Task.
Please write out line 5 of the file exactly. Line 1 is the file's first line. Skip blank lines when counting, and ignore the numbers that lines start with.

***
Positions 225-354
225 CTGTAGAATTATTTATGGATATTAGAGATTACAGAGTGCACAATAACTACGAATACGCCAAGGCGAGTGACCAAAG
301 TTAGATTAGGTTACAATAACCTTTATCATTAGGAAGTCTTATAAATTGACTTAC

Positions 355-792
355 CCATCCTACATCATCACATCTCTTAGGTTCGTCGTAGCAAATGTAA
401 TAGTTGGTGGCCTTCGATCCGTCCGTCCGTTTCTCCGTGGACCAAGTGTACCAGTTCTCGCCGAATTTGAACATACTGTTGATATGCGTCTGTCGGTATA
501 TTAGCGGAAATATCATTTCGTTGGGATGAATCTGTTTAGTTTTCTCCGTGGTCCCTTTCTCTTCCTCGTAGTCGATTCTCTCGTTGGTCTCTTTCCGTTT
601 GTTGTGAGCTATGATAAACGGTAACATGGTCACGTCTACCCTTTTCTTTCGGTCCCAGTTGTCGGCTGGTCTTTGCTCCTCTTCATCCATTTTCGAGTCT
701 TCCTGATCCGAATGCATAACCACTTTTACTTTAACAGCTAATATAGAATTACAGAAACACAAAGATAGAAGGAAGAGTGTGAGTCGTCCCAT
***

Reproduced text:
355 CCATCCTACATCATCACATCTCTTAGGTTCGTCGTAGCAAATGTAA